Belfast Telegraph

Friday 24 October 2014

Candy Crush high gives investors a tech headache

Candy Crush's decline has caused difficulties for King Digital

With King Digital shares plunging as much as 33% since their debut, Toby Green looks at the future of gaming flotations

With the CNBC set on one side and blue-coated traders rushing around, the floor of the New York Stock Exchange is used to being a hive of activity. But when King Digital floated back in March, the London tech firm – which is domiciled in Ireland – managed to find a way to grab the attention of the NYSE's workers. To celebrate the start of trading after raising $500m (£300m), it decided to bring along a number of poor souls dressed as characters from its hit Candy Crush Saga game, as well as some of its other, less well-known titles.

The result? The rather surreal sight of a carrot helping to ring the opening bell, and hard-bitten Manhattan traders high-fiving boiled sweets.

Well, there's not much high-fiving going on at King at the moment. Last Tuesday night it announced figures for the second-quarter revealing gross bookings – ie how much users spend in-game while playing – had dropped nearly $30m (£18m) from the previous three months to $611.1m (£365m).

The problem? Candy Crush – the title that has been labelled the crack cocaine of smartphone games, and which accounts for roughly 60% of King's total revenues – had "declined more than we had expected", according to chief executive Riccardo Zacconi, and its other titles hadn't stepped up to make the difference.

Who could have seen this coming? Quite a lot of people, to be honest. There was no shortage of warnings that King was floating on the basis of one hit game, and that this game wasn't enough to justify a valuation of $6bn (£3.6bn).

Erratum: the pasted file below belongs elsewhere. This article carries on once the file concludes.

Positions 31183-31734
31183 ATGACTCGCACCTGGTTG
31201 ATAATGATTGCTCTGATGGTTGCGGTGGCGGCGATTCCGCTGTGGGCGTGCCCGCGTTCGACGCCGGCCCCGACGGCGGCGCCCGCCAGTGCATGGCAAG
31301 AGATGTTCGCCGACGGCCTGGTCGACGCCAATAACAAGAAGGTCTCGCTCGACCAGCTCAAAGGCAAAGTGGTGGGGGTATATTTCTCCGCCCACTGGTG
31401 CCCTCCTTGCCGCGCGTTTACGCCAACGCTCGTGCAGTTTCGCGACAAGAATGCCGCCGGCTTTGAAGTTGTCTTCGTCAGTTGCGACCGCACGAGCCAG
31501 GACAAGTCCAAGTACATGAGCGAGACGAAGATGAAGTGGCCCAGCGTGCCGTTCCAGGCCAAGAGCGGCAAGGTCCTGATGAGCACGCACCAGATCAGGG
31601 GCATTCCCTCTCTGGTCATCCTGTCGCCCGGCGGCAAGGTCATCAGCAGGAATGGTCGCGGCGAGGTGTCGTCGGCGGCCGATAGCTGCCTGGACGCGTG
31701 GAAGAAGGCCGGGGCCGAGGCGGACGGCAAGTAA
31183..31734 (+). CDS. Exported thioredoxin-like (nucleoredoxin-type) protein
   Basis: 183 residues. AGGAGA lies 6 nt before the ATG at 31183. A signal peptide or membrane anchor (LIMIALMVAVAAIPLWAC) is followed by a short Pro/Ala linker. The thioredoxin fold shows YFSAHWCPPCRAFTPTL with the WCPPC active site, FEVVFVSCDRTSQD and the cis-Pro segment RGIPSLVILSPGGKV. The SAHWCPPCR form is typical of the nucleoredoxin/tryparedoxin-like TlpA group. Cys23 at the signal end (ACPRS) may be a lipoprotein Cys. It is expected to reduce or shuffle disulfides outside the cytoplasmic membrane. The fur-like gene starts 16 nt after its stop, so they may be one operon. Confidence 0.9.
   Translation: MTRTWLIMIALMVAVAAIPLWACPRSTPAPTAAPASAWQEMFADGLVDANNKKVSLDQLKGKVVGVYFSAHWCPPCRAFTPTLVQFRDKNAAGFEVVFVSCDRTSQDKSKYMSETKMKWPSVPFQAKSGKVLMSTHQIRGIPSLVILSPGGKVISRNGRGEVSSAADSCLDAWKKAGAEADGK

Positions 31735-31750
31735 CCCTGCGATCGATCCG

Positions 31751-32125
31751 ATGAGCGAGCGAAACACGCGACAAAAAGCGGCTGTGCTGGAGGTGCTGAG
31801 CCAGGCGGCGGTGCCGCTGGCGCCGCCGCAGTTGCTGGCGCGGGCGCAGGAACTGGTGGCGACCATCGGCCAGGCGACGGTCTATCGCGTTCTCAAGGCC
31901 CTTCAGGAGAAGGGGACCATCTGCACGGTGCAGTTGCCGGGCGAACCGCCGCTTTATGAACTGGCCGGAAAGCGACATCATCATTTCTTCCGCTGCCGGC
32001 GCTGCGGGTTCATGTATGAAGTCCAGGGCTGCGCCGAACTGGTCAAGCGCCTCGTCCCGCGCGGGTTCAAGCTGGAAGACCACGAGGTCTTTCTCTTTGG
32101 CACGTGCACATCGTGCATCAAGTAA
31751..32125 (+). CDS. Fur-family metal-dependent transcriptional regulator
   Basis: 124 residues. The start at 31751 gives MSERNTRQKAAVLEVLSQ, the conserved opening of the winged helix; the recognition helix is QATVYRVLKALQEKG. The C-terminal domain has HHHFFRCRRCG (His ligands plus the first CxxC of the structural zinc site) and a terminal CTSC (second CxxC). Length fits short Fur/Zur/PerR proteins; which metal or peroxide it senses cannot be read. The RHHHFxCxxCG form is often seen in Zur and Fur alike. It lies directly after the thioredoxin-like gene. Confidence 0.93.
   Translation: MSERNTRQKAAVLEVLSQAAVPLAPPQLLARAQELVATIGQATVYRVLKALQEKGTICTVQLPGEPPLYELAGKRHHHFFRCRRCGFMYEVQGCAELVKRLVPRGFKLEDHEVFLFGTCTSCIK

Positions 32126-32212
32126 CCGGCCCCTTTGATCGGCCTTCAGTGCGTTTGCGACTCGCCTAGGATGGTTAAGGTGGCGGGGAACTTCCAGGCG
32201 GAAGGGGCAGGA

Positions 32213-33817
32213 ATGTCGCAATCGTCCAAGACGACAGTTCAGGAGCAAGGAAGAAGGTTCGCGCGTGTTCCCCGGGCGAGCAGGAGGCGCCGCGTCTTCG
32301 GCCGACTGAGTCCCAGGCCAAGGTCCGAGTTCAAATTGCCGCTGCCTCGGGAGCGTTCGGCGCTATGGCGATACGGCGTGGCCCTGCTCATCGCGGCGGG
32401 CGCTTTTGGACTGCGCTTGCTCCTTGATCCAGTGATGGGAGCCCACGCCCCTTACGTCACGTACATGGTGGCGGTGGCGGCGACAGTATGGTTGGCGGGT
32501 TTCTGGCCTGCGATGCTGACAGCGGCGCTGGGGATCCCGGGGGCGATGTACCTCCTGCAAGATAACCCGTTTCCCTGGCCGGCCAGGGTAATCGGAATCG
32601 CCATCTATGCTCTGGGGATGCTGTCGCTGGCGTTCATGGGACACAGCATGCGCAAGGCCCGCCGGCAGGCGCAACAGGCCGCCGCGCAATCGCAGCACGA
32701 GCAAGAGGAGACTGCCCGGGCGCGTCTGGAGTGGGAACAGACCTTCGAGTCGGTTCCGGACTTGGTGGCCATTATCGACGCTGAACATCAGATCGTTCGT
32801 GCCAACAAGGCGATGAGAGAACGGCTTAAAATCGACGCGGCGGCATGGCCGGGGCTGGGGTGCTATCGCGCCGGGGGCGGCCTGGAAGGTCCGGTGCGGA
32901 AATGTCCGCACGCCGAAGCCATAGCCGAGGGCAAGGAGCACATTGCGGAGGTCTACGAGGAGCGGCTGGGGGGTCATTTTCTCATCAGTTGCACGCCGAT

There was also the obvious comparison to be made with fellow games developer Zynga, which launched its own $7bn (£4.2bn) float at the end of 2011 off the back of the success of FarmVille and Words with Friends (remember those?) but currently trades at less than 30% of that.

For its part, King claims it has a formula to follow up Candy Crush with other hits, pointing out that other games contributed 41% of gross bookings in the second quarter, up from 33% in the previous three months.

Whether you believe that's enough depends partly on whether you think creating a hit game is an art or a science.

Candy Crush certainly is a perfectly formulated exercise in keeping you playing and, most importantly, persuading you that a small financial outlay in-game is worth it.

But, as the results show, there is only so long you can keep people playing the same game, no matter how much you tweak it, and there is no obvious successor.

The market is certainly showing what it thinks. King's five months on the stock exchange has already had their fair share of drama, with the shares dropping more than 15% on their debut before last month moving – albeit briefly – above the $22.5 (£13.5) float price for the first time.

That seems a long while ago now. On Wednesday the shares fell by as much as a quarter, touching new all-time lows during trading by dropping below $14 (£8.4).

Whether King can bounce back depends on what it can pull out of the hat, but there are some worrying implications for the UK tech scene.

Generally accepted wisdom is that investors in the UK don't "get" tech in the way that the Americans do, which is why so many of our entrepreneurs in the sector head across the Atlantic.

There are some signs that this is changing, but only some. For those in the UK who worry about a tech bubble, King's slump will serve as a vindication of their caution.

That's unfair. Look at the less headline-grabbing, but rather more consistent, performance of Markit. Like King, the financial data giant created in a Hertfordshire barn chose Wall Street rather than the City for its listing.

The $4.28bn (£2.6bn) June float saw its shares debut at $24 (£14.3), and they have never dipped below that (it's currently trading a bit above $25 (£15) and its valuation is now above King's.

The hope for the UK has to be that it will not be too long until these types of companies feel confident about, and inspire confidence in, investors here.

Let's hope King's crash doesn't signal game over for that ambition.

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